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Some parents wonder how they would ever survive their baby's first year without the use of a pacifier, while others are very much opposed to the idea of using one of these little gadgets. The decision to use a pacifier is a personal one you must make.

Infants often suck to calm themselves and a pacifier can come in handy when sucking from the breast or bottle isn't sufficient or practical. But your baby may not even want or need to use a pacifier; some babies prefer their own fist, thumb or fingers for self-soothing.

Most experts agree that if you wish to use a pacifier, you should wait at least two weeks after birth before even attempting to introduce one. This will help your baby to establish healthy and stable nursing patterns before introducing a foreign object.

There are pros and cons to using a pacifier: They can help calm a cranky or colicky baby or a baby who is already fed and full but still wants to suck and research suggests they may help reduce the risk of sudden infant death syndrome (SIDS). However, they also may increase the risk of middle ear infections, early use may interfere with breastfeeding, and your baby may become dependent on one.

If you do decide to use a pacifier, keep these tips in mind:

  • Purchase a one-piece model; pacifiers must now meet federal standards requiring a mouth shield to prevent your baby from choking.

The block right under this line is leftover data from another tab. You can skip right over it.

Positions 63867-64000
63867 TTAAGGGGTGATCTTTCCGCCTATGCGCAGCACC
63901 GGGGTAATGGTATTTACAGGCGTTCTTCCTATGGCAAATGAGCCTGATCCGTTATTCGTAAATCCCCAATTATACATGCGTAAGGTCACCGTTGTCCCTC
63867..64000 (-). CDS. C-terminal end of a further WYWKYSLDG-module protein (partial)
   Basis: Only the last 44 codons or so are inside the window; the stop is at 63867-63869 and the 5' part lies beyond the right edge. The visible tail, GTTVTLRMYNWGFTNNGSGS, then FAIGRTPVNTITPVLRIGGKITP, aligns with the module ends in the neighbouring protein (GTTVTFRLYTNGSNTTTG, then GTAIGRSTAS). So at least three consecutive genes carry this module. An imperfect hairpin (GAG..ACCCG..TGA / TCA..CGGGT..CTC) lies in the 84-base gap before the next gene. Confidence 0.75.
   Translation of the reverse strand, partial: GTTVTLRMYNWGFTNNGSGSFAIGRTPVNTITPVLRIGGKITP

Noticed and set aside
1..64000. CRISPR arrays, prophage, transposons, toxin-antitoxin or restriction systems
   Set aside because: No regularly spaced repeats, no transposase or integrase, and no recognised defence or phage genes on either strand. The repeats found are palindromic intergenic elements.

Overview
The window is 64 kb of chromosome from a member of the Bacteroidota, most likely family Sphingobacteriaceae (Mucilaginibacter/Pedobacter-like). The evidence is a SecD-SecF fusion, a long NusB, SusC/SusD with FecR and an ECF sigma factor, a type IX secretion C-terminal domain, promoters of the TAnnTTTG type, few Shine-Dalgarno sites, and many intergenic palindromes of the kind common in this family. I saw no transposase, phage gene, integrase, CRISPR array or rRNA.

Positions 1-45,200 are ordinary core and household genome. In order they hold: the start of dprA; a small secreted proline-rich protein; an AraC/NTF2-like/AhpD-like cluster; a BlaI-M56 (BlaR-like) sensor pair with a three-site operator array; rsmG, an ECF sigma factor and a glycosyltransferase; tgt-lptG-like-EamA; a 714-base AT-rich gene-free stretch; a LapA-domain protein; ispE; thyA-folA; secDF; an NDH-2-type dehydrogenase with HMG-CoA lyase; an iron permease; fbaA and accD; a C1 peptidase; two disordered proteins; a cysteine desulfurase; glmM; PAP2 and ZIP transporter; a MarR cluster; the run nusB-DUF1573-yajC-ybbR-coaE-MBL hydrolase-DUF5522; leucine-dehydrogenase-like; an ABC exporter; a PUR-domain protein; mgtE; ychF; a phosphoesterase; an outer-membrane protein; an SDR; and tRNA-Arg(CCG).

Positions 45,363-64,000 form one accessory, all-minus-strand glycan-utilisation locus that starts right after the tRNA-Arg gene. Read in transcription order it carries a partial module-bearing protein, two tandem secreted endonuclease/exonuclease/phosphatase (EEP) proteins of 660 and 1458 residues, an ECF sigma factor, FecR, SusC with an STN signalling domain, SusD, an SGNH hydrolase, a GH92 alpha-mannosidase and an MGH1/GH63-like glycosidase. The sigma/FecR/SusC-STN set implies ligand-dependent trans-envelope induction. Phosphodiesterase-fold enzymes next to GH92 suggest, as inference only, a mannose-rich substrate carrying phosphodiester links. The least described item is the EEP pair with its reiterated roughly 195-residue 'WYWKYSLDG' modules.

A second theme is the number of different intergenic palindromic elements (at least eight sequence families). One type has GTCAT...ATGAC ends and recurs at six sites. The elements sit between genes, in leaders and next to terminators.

• Keep your baby's pacifier clean at all times to reduce the risk of infections from germs.

  • Watch for deterioration of the nipple part and replace it at once if it shows visible cracks or becomes torn. This will prevent choking on small pieces of the nipple.

  • DO NOT under any circumstance attach a pacifier to your baby with a strap or string that is long enough to wrap around your baby's neck.

  • Try to avoid using a pacifier at bedtime to put your baby to sleep. It is a hard habit to break if your child begins to use it for security, and it's hard for you to find it in the dark when your baby loses it in the middle of the night.

When you find a pacifier your baby likes, buy a few extras to keep on hand. These tiny items get lost very easily. You will find them everywhere - under the cushions of your couch, under the seats of your car, and the bottom of the diaper bag.

Many parents wonder when they should take away the pacifier. This is a controversial question. Some experts recommend taking it away by age two, others say the child will give it up on their own, while others say it should be given up when your baby is weaned and no longer feels the need to suck. Some children hold on to their pacifier for many years, which can lead to dental problems and can become a very difficult habit to break if it is used as a security object. If you are concerned about your child's pacifier use, consult your pediatrician for advice.



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